Tuesday, January 26, 2010

Art in Advertising I

 This ad works because it takes the viewer on an adventure. With one click of the button, you can change your surroundings, similar to a Sony game or even watching tv on a Sony screen. The button that's illuminated serves as a constant throughout the commercial. The music is majestic almost like it's coming from a music box, which is an interesting contrast to some of the scenes with explosions and buildings crashing. It all comes together when it says "Make. Believe". The commercial is make believe like a fairy tale-it's not real, but the copywriter also creates a dichotomy with the period between "make" and "believe". It separates them into two separate but powerful verbs that reflect on what Sony products are capable of doing; They can create new realities, or mirror existing realities for the viewer to experience.

Art in Advertising II

Art in Advertising III

The Objects floating through space at first reminded me of something out of the movie Toy Story. It could visually fit be defined as "Art" in a short film or movie, but prooves that it's a good ad towards the end.The HP wireless printer is the product. The artist did a good job of connecting visuals floating in the air as "wireless" images traveling from the monitor to the actual printer. Genius really to be able to create a visual, artistic, musically captivating commercial.

Monday, January 25, 2010

Art in Advertising IV

Art in Advertising V

 TBWA-Vancouver ad. I think it looks like Art and also contradicts art for a few reasons. Usually my art teachers have told me not to put stuff "directly in the middle of the canvas"...this creates too much of a focal point...blah blah blah... BUT. Here, in this "ad" it uses something that an artist may have been told not to do, and does place it right in the center. It contradicts what you're not "supposed to do" and does it well. THe off focus of the camera and still competes for the attention of the center. The fact that a gun is blowing a GUM BUBBLE is hilarious...and it takes a while to sink in that it's gum. Gum in a Gun..maybe two things only an advertiser/artist would pair together.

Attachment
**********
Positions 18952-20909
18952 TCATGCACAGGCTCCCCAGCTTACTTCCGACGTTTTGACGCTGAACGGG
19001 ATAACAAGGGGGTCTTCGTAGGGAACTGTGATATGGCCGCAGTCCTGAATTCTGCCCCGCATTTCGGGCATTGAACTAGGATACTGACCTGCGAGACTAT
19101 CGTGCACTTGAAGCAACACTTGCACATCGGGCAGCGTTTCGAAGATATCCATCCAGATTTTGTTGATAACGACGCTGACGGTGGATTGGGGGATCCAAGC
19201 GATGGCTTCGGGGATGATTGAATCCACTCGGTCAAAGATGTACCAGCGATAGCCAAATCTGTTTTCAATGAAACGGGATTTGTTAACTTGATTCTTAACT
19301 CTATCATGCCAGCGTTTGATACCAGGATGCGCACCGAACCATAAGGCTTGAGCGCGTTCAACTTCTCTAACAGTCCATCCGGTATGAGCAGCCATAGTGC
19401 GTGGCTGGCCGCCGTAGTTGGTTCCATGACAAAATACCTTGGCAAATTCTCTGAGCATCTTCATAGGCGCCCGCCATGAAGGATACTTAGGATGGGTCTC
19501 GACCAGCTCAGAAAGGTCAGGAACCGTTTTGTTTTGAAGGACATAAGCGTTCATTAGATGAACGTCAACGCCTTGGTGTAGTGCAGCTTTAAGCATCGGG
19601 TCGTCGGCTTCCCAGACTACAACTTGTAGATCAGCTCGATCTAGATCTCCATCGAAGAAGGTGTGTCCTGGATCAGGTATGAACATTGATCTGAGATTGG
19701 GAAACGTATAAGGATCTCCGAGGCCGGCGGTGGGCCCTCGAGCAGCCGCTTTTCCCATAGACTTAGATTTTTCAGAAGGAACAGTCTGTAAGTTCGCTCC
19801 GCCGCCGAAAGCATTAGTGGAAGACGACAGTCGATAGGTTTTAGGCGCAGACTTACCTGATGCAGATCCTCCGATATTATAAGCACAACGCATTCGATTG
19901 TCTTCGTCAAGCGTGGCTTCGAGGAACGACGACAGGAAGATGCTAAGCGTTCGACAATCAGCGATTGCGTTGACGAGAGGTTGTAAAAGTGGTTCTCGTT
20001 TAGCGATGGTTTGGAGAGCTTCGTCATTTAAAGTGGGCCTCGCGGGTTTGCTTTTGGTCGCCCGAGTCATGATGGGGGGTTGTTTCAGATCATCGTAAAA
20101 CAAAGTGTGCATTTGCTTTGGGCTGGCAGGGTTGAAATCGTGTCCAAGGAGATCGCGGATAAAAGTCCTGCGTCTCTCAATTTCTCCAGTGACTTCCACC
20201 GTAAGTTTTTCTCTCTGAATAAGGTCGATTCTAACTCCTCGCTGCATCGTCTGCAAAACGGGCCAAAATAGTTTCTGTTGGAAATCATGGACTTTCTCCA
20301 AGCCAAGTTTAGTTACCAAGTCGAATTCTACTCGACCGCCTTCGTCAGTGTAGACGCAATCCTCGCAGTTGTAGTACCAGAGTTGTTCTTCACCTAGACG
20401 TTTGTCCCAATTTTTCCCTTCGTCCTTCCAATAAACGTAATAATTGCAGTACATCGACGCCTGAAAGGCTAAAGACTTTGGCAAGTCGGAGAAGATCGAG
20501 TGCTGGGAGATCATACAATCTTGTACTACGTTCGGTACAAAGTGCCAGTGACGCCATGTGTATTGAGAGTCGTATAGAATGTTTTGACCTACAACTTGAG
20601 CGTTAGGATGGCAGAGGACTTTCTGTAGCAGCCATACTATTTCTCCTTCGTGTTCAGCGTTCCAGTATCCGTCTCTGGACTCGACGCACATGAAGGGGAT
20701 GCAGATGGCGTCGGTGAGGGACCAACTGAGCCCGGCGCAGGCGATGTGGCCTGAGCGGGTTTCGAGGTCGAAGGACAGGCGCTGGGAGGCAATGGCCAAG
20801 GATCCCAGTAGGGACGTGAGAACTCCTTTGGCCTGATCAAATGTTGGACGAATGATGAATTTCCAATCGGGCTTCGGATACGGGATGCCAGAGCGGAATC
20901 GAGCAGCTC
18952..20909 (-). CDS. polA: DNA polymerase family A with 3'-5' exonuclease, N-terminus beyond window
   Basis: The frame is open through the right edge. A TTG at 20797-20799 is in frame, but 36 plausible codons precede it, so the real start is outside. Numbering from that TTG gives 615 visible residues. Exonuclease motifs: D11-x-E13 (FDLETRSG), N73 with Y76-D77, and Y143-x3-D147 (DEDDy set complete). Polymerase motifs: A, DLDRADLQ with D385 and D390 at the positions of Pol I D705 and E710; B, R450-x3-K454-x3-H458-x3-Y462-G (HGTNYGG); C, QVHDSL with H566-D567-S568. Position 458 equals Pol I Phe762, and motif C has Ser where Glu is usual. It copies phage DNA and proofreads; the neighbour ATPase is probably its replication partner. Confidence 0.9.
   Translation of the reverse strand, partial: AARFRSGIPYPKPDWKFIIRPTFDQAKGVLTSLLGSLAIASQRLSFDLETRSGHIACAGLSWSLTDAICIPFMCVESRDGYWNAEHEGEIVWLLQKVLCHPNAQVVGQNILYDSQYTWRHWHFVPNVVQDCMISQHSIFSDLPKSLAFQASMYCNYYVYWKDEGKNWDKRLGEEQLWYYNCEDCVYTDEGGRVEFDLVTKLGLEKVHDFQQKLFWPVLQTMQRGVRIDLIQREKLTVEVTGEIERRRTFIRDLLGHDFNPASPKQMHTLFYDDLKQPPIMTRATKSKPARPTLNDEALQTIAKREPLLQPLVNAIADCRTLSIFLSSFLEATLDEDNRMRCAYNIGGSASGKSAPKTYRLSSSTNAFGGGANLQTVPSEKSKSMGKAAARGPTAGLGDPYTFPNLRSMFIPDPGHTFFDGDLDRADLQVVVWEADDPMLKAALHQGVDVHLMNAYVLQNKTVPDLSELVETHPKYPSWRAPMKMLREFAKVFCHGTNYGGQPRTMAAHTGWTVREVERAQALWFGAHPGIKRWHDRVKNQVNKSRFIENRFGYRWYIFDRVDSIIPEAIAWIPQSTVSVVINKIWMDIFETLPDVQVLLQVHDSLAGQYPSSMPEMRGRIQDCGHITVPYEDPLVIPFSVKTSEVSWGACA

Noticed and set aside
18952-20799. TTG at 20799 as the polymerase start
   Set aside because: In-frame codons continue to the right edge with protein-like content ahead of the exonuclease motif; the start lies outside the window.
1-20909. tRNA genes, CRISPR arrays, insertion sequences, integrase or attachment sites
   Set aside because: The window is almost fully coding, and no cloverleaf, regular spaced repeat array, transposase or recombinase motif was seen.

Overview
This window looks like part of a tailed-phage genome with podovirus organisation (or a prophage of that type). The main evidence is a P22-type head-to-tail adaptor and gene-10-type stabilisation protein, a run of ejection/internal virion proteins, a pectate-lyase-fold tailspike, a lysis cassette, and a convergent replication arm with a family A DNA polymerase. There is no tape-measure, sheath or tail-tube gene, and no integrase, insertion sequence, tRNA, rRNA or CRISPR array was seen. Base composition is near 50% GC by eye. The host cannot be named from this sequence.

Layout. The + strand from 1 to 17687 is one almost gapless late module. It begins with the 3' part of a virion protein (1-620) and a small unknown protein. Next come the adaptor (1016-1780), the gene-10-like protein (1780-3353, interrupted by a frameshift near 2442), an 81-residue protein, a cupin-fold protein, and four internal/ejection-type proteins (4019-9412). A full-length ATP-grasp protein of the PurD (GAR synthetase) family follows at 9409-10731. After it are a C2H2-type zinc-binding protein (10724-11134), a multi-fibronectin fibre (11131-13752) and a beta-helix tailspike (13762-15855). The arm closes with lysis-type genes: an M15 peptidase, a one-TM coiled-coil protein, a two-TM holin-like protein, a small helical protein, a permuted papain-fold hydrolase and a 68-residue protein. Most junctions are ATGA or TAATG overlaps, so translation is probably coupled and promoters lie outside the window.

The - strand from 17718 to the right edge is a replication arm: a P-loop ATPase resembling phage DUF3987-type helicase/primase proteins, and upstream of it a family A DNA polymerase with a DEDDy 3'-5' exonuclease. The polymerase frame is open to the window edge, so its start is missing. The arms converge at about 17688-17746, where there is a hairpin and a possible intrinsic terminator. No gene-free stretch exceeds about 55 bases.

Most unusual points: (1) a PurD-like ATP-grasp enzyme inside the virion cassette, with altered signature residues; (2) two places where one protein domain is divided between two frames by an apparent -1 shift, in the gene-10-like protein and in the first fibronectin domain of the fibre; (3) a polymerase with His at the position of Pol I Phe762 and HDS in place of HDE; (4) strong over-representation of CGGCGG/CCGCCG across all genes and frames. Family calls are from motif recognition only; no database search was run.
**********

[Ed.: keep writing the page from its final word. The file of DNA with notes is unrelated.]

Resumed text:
Silly Zamboni...Razors are for Skin!

The Gillette razor ad is a great way to reach a target audience of Men. The Zamboni (machine that cleans the ice so it's smooth) is a perfect comparison to a clean shave. The fact that mostly men watch hockey games proves the point of hitting a target audience. Gillette could even take the advertisement a step further by doing some sort of promotion of razors at the game. Not only would the crowd at the hockey game see the ad, but people watching the game on TV could see the ad. The blown up razor on the Zamboni is subtle and hilarious. I remember going to a Stars game and seeing a blimp floating around promoting a burrito from non other than Chipotle. It's all about being in your face at a sporting event, and what better way than on the ice where everyone is looking?

Saturday, January 23, 2010

Ways of Seeing

The Question "What is the Difference between ART and ADVERTISING" came up in class...

There are definitely two edges to this sword, and a sharp sword at that... a dialectic argument to say the least. I kept thinking of John Berger's book "Ways of Seeing" but had to revisit the book before I exploded with verbal diarrhea in class. I should have gone fourth and maybe just brought the book up, but I felt the need to look at it more deeply. I don't have the book with me at school, but I read it in a high school Art History Class. It's by far my top five favorite books and it should be on Oprah's bookclub list because society, especially the US, needs to understand the importance of their culture and how it has evolved.